Mar
30

A Dark Day For Justice

  Score another victory for what I call the regal species of judicial activism, the school of through that holds the king can do no wrong. By a vote of 5-4, the United States Supreme Court once again granted a prosecutor immunity from a federal law suit on grounds of prosecutorial immunity.

       The facts of the case are shocking. A New Orleans man was sent to death row because a prosecutor failed to perform his duty, this time the Constitutionally required duty of turning over evidence that showed the defendant was not the culprit. Given the vagaries of the law of prosecutorial immunity, the man wrongly sent to death row could not sue the prosecutor who withheld the evidence, Gerry Deagan. He was performing his duty as a prosecutor: under the court’s functional test for determining when to grant prosecutors a pass, the law blew Deagan the tyrant’s kiss.

       Instead, the plaintiff sued Deagan’s boss, Harry F. Connick, for failing to train his subordinates that they had a duty to turn over exculpatory evidence. The Supreme Court tossed held that there because this was an isolated case, there is no reason to believe that Connick’s failure was anything other than an isolated act, and that it was insufficient to support a claim of deliberate indifference by Connick to the constitutional rights of the accused. It is another nail in the coffin of police misconduct litigation.

       Given the state of the law, the result was foreseeable. We do permit prosecutors to live in a world without consequences when it comes to violating the constitutional rights of the accused.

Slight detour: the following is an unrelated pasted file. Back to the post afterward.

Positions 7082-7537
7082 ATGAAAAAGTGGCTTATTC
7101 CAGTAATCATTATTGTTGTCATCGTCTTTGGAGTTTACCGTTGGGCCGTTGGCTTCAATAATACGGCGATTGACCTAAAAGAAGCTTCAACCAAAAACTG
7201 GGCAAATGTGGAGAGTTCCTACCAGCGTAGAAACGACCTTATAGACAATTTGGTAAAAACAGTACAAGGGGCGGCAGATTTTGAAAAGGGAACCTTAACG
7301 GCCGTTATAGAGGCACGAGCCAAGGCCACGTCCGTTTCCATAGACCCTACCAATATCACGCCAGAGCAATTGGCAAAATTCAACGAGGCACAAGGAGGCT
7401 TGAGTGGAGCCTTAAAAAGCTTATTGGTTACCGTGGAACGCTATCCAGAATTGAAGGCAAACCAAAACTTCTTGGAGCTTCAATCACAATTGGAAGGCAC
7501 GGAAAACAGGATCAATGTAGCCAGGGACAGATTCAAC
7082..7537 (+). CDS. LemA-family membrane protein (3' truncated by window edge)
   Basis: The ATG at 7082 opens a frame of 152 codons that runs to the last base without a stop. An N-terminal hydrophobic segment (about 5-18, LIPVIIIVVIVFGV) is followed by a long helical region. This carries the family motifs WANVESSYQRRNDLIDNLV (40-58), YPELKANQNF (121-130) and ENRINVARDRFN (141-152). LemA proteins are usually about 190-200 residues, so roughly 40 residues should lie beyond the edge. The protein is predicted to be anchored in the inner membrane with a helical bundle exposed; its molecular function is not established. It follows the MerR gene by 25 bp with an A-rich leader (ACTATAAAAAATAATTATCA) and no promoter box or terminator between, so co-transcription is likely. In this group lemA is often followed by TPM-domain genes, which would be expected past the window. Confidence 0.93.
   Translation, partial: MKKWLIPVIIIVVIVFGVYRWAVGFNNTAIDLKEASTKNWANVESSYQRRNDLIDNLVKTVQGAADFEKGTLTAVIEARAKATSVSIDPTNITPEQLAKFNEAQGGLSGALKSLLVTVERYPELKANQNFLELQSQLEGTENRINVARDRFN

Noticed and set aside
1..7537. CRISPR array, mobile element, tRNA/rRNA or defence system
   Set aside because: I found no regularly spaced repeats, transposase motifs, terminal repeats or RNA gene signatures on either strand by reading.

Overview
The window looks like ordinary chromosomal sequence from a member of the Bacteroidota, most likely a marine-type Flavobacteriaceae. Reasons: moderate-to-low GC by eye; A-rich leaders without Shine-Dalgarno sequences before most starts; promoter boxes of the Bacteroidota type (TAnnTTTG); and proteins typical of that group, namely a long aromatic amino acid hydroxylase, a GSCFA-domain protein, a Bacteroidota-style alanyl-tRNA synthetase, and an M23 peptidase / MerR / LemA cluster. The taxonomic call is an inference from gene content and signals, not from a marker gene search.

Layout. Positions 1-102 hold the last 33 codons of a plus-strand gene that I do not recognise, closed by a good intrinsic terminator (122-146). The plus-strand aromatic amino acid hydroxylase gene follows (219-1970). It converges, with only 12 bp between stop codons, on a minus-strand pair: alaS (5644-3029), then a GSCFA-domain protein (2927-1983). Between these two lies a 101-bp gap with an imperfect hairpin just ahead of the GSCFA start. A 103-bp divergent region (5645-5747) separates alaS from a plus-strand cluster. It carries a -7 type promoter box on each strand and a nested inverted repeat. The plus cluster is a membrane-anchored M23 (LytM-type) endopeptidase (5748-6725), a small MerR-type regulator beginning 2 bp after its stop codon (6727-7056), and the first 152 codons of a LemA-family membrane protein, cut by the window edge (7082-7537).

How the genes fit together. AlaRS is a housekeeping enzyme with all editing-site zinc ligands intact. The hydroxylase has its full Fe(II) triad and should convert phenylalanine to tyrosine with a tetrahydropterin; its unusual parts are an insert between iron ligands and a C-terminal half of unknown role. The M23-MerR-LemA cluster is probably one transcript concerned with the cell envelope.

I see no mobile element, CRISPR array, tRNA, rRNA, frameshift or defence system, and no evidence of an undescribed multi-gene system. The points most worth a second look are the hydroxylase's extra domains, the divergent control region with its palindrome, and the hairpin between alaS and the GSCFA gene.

Prosecutors posture as ministers of justice. Their role is to strike hard blows, but fair blows. Turning over exculpatory evidence is not a mere evidentiary issue; it is a matter of constitutional significance unless and until the Supreme Court reverses Brady v. Maryland. To suggest, as some do, that there is a parallel or rough equivalence between a prosecutor’s ignoring Brady and a defense lawyer’s late compliance with court-ordered discovery orders borders on the criminally naïve. The defense has no duty to see that justice is done.

       Justice Ginsburg laid to waste the folly of the majority justification of prosecutorial misconduct: “No fewer than five prosecutors” kept inculpatory evidence from the defendant for many years. If must have taken all the energy Justices Thomas, Roberts, Scalia, Alito and Kennedy could muster to force this excrement of a decision through the eye of the needle necessary to stitch together this decision.

       John Thompson spent 18 years in prison, 14 of them on death row, for crimes he most likely did not commit. His prosecutors had good reason to know he did not commit these crimes. They hid the evidence from juries. When another jury heard the truth, it awarded Thompson $14 million. The Supreme Court took that verdict away yesterday in yet another 5-4 decision. It is a brazen act of judicial activism no conservative will decry. Search your Constitution in vain for the immunity that grants state actors permission to lie in your name. You won’t find it.

       Yesterday was a dark day for justice.

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About Norm Pattis

Norm Pattis is a Connecticut based trial lawyer focused on high stakes criminal cases and civil right violations. He is a veteran of more than 100 jury trials, many resulting in acquittals for people charged with serious crimes, multi-million dollar civil rights and discrimination verdicts, and scores of cases favorably settled.

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I believe that the state is a necessary fiction and that failing to combat it is the first step toward tyranny.
– Norm Pattis

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Nothing in this blog should be considered legal advice about your case. You need a lawyer who understands the context of your life and situation. What are offered here are merely suggested lines of inquiry you may explore with your lawyer.

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